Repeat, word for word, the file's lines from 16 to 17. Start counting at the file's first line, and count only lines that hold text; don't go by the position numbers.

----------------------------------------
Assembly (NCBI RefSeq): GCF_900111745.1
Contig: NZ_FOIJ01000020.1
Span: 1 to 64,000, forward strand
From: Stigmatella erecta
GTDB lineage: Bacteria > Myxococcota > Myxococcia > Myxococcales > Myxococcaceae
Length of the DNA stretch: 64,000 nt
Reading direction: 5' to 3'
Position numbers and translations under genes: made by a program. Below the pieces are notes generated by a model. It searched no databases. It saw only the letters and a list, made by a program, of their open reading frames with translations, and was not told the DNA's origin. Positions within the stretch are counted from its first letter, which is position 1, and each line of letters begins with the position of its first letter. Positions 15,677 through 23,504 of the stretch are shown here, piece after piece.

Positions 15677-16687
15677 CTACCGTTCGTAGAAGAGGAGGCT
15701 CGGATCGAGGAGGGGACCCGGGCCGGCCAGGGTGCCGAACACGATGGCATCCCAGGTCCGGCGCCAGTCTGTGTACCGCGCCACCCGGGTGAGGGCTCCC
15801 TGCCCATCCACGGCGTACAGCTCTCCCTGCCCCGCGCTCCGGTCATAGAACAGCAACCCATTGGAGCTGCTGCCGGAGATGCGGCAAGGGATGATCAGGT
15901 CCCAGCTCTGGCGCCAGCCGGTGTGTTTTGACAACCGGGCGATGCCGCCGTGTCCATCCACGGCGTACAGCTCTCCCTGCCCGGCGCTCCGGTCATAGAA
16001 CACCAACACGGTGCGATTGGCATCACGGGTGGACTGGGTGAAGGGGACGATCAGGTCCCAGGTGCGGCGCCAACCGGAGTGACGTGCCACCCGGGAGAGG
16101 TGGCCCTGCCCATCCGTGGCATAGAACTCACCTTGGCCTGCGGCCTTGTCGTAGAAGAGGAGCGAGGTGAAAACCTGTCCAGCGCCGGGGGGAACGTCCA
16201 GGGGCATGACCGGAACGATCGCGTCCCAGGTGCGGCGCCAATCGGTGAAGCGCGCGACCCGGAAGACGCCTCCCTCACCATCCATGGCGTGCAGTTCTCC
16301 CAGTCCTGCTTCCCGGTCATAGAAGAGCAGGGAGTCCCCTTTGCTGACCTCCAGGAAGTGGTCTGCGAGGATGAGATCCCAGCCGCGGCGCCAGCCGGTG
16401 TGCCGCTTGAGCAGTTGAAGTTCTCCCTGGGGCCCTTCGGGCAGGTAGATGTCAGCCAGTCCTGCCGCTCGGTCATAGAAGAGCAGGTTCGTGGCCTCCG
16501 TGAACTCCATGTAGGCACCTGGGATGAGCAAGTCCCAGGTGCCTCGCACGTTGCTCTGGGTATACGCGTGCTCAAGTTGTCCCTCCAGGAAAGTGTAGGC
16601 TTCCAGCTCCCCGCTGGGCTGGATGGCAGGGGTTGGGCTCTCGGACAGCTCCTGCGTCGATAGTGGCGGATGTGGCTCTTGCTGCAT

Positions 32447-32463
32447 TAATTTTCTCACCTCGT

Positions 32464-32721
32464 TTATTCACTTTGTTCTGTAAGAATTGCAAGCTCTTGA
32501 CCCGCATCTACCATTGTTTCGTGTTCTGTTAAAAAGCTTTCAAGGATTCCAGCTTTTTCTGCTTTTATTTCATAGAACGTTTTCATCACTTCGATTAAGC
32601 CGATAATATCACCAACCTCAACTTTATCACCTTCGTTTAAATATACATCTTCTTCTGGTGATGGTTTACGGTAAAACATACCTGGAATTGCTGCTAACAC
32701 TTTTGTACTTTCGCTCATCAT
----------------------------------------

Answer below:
16201 GGGGCATGACCGGAACGATCGCGTCCCAGGTGCGGCGCCAATCGGTGAAGCGCGCGACCCGGAAGACGCCTCCCTCACCATCCATGGCGTGCAGTTCTCC
16301 CAGTCCTGCTTCCCGGTCATAGAAGAGCAGGGAGTCCCCTTTGCTGACCTCCAGGAAGTGGTCTGCGAGGATGAGATCCCAGCCGCGGCGCCAGCCGGTG